Tyntesfield is a fine Victorian country house created by one of England’s richest commoners, William Gibbs, who built his fortune on fertiliser.
Tyntesfield cost £25 million in 2002 when the National Trust bought a sprawling gothic pile near Bristol.
It was rumoured that Kylie Minogue considered snapping it up before the Trust, however, it opened to visitors in 2004.
The house is a Grade I listed building named after the Tynte baronets, who had owned estates in the area since about 1500.
The location was formerly that of a 16th-century hunting lodge, which was used as a farmhouse until the early 19th century.
In the 1830s a Georgian mansion was built on the site, which was bought by English businessman William Gibbs, whose huge fortune came from guano used as fertiliser.
In the 1860s Gibbs had the house significantly expanded and remodelled; a chapel was added in the 1870s. The Gibbs family owned the house until the death of Richard Gibbs in 2001.
Only in 2011 was Tyntesfield restored to a state that allows it to be open every day of the week.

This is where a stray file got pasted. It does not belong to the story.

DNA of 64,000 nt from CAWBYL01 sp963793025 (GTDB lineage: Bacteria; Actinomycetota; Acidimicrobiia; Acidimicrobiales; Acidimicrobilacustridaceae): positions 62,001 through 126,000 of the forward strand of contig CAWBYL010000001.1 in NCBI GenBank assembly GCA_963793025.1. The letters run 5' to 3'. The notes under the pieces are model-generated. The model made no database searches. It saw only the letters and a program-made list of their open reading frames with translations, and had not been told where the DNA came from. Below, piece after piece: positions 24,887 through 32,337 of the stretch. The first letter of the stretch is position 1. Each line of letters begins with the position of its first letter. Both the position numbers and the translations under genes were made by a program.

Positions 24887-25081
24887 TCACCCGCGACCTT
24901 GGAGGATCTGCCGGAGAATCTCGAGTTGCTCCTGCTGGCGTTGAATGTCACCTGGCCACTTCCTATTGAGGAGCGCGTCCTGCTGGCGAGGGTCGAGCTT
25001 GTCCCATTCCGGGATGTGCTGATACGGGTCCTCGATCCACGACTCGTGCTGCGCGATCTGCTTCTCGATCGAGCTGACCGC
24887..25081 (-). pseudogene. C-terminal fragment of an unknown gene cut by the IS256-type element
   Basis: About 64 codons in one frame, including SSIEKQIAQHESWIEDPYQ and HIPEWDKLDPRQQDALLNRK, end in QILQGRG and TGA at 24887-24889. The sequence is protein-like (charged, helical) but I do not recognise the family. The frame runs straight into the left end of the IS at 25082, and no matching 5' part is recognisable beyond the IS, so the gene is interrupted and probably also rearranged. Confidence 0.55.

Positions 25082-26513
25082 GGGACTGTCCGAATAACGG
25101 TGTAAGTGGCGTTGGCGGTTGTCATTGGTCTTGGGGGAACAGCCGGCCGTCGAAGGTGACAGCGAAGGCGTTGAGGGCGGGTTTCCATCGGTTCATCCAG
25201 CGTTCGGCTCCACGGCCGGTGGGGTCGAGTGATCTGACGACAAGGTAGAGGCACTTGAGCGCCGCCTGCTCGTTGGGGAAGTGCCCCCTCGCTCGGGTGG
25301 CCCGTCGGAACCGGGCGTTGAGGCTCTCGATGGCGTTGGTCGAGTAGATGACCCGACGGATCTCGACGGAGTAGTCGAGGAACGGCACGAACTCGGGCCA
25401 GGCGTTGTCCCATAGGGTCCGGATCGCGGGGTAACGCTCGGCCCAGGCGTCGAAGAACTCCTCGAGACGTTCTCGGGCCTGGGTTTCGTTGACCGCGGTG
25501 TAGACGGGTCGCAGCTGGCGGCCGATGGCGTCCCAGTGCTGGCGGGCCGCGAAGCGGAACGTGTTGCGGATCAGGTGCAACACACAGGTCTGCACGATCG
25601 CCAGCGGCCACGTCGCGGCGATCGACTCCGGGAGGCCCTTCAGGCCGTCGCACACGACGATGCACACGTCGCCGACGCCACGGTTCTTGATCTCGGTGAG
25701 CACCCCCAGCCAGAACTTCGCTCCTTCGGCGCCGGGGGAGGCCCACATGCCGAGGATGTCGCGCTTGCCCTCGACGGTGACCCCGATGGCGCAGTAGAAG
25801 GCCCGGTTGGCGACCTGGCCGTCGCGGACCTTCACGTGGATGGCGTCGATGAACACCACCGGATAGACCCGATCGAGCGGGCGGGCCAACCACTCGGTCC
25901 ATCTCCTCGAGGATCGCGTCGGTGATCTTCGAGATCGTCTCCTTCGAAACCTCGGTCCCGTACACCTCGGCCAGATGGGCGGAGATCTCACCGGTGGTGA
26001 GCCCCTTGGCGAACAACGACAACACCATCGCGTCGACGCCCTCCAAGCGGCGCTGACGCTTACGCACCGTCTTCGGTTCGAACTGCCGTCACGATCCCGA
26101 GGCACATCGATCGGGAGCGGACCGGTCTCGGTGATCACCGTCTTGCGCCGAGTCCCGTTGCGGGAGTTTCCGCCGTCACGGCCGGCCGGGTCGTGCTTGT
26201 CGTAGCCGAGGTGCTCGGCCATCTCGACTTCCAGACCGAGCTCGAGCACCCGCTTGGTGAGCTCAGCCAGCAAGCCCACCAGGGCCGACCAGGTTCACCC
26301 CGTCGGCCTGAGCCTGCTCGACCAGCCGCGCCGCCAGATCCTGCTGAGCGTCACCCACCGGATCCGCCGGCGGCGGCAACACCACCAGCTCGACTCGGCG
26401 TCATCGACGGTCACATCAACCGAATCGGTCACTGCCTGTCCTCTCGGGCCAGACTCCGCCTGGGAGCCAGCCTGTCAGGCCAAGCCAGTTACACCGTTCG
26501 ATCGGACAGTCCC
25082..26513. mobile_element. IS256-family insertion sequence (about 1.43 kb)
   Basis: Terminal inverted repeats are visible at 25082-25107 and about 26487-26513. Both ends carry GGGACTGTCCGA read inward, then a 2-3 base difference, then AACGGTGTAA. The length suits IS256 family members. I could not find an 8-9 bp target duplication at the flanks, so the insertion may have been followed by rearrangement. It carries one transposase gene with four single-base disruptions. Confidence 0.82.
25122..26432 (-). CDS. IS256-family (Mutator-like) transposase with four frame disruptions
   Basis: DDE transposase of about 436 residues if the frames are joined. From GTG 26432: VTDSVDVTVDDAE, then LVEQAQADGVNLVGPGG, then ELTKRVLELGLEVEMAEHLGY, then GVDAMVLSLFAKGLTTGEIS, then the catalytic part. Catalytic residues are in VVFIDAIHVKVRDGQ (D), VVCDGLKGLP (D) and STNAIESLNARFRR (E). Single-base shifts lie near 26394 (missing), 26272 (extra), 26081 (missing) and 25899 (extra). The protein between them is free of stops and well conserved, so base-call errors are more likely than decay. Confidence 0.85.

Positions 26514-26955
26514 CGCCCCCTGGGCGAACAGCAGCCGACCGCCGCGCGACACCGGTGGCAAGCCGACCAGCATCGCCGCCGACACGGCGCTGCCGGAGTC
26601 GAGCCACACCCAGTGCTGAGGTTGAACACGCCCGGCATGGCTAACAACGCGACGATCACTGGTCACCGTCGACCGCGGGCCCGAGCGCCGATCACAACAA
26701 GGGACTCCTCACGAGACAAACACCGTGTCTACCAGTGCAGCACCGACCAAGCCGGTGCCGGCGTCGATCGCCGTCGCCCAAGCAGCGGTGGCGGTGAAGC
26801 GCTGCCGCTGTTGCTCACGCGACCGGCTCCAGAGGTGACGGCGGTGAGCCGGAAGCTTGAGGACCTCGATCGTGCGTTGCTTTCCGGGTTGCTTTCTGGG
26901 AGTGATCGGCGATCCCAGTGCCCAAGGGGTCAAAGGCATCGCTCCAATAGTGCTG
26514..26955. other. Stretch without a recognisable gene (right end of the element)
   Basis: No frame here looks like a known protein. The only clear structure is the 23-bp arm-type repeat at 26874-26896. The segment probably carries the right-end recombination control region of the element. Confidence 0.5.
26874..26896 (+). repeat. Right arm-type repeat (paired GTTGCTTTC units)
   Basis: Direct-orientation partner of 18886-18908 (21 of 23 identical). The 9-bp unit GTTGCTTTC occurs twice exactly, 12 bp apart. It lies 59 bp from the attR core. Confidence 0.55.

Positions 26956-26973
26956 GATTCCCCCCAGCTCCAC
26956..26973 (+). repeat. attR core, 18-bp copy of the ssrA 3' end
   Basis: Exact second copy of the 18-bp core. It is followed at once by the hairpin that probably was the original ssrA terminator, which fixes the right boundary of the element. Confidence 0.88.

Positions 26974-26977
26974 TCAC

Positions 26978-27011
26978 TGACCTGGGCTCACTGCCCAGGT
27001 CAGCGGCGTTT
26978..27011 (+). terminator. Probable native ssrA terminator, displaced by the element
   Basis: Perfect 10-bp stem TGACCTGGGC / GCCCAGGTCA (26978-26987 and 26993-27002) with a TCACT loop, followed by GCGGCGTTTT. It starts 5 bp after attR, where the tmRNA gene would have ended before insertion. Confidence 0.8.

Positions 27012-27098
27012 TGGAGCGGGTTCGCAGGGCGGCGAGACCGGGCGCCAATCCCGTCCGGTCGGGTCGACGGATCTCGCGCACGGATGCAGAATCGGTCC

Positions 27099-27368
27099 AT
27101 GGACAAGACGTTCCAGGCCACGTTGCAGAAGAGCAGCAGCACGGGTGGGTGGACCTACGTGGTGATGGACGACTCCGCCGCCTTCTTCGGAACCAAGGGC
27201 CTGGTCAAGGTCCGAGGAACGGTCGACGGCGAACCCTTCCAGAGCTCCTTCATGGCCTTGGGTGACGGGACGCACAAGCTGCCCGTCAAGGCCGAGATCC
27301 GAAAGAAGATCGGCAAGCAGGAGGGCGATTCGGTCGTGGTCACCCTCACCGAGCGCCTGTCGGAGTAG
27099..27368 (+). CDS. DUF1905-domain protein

Spiralling turrets and pinnacles adorn the roof, ornate stone carvings and church-like windows complete the Gothic look of this National Trust property, giving the feel of a mysterious, fairytale mansion.
Terraced lawns give way to spacious parkland filled with hundreds of trees collected by the family, and a glorious walled kitchen garden beyond.
Distance from Nunney
35.0 miles (56.3 km)
1 hour 8 minutes
The estate and gardens are open every day. The house is open Saturday – Wednesday.
Please note: At weekends and during busy periods access to the house is by timed ticket (limited numbers). Please arrive early to avoid disappointment.
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